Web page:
There are many examples which Joseph Campbell used to support his idea such as Luke Skywalker in Star Wars and Simba in The Lion King. However, I would like to use the example of Chris Gardner in the movie “The Pursuit of Happyness”. The reason I choose this example is because the movie is based on a true story and Gardner is an ordinary person without any superpower.
The Pursuit of Happyness is a 2006 American biographical drama film directed by Gabriele Muccino and starring Will Smith as Chris Gardner, a homeless man who became a stockbroker after enduring several challenges in his life. The screenplay by Steve Conrad is based on the best-selling autobiography of the same name written by Gardner with Quincy Troupe.
The movie starts when Chris was evicted from his apartment with his five-year-old son Christopher for failing to pay rent, which leads to them becoming homeless. They spent their nights sleeping in public restrooms and their days panhandling and looking for work. Eventually, Chris was given an opportunity to intern at a prestigious stock brokerage firm, Dean Witter Reynolds, as a bone density scanner salesman. Even though he was the only one without a college degree, he excelled in the program and was eventually offered a full-time position as a junior broker.
Throughout the movie, we can see that Chris Gardner is just an ordinary person who faces many challenges in his life. However, he never gives up and continues to pursue his dream. He follows Joseph Campbell’s “the hero’s journey” and eventually achieves success.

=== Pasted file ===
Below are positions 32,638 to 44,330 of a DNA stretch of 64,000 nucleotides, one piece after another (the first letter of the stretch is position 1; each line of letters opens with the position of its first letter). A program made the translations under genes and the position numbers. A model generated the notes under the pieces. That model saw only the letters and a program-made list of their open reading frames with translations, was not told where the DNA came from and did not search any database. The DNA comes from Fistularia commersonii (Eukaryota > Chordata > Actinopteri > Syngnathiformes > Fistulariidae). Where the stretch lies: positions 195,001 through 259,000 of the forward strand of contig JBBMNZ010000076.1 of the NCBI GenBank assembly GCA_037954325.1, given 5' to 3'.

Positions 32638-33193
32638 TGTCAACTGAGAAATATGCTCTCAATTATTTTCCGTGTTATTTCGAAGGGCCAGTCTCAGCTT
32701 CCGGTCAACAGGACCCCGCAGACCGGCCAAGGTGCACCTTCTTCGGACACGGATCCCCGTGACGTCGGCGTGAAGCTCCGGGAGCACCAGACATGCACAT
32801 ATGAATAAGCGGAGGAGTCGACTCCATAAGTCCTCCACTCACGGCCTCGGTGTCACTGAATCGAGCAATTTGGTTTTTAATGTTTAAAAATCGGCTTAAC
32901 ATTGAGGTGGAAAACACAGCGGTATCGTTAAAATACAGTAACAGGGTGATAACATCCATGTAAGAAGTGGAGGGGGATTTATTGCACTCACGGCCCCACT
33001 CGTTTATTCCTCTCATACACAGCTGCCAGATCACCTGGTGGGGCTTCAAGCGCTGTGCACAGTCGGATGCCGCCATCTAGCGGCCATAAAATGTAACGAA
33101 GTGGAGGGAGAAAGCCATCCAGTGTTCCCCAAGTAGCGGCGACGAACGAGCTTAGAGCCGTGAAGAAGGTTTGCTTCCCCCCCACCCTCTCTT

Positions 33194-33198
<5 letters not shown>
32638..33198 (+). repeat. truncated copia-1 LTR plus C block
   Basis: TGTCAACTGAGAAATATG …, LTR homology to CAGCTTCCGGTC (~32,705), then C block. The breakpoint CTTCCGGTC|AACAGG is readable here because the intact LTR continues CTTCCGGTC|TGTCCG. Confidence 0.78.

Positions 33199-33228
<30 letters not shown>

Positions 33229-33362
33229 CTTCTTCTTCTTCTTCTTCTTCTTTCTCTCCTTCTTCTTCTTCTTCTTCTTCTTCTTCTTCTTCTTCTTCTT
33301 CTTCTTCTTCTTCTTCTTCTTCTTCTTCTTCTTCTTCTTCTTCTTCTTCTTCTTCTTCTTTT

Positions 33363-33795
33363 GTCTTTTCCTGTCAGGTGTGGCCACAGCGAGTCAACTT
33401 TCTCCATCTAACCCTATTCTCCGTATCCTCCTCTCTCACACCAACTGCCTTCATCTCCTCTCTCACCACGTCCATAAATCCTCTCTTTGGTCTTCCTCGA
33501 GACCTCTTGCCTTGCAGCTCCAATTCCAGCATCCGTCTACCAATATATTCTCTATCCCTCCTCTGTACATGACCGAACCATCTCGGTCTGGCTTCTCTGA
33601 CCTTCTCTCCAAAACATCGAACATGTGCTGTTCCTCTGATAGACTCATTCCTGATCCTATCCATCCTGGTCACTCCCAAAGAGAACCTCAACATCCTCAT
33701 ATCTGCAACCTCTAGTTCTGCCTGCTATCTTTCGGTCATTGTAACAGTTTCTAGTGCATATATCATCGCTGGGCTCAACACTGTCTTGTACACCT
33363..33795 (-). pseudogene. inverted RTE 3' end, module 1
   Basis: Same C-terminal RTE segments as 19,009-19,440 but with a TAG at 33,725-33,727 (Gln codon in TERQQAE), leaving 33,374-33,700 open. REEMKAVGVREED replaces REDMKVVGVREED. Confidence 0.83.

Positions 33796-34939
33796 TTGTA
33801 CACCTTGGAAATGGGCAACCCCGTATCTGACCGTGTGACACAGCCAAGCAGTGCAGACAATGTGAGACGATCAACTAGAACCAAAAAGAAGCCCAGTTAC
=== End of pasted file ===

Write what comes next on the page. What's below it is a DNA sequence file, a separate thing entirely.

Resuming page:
The hero’s journey is not just about achieving success. It is also about the journey and the process. It is a cycle of steps that Joseph Campbell proposed all mythic stories follow. It begins with the hero being called to adventure, and ends with the return home with knowledge and power.
The first step of the hero’s journey is “the call to adventure”. The call to adventure is when the hero is called to leave his ordinary world and venture into unknown territory. For Chris Gardner, the call to adventure was when he was evicted from his apartment and became homeless.
The second step of the hero’s journey is “the meeting with the mentor”. The meeting with the mentor is when the hero meets someone who will help him on his journey. For Chris Gardner, the meeting with the mentor was when he met Bob Bridges, who offered him the internship at Dean Witter Reynolds.
The third step of the hero’s journey is “the crossing of the threshold”. The crossing of the threshold is when the hero crosses into the unknown world. For Chris Gardner, the crossing of the threshold was when he started his internship at Dean Witter Reynolds.
The fourth step of the hero’s journey is “the trials and tests”. The trials and tests are when the hero faces challenges and must overcome them. For Chris Gardner, the trials and tests were when he was homeless and had to take care of his son, Christopher.
The fifth step of the hero’s journey is “the achievement of the goal”. The achievement of the goal is when the hero achieves his goal or what he set out to do. For Chris Gardner, the achievement of the goal was when he became a stockbroker and was offered a full-time position at Dean Witter Reynolds.
The sixth and final step of the hero’s journey is “the return home”. The return home is when the hero returns to his ordinary world with knowledge and power. For Chris Gardner, the return home was when he returned to his apartment with his son, Christopher.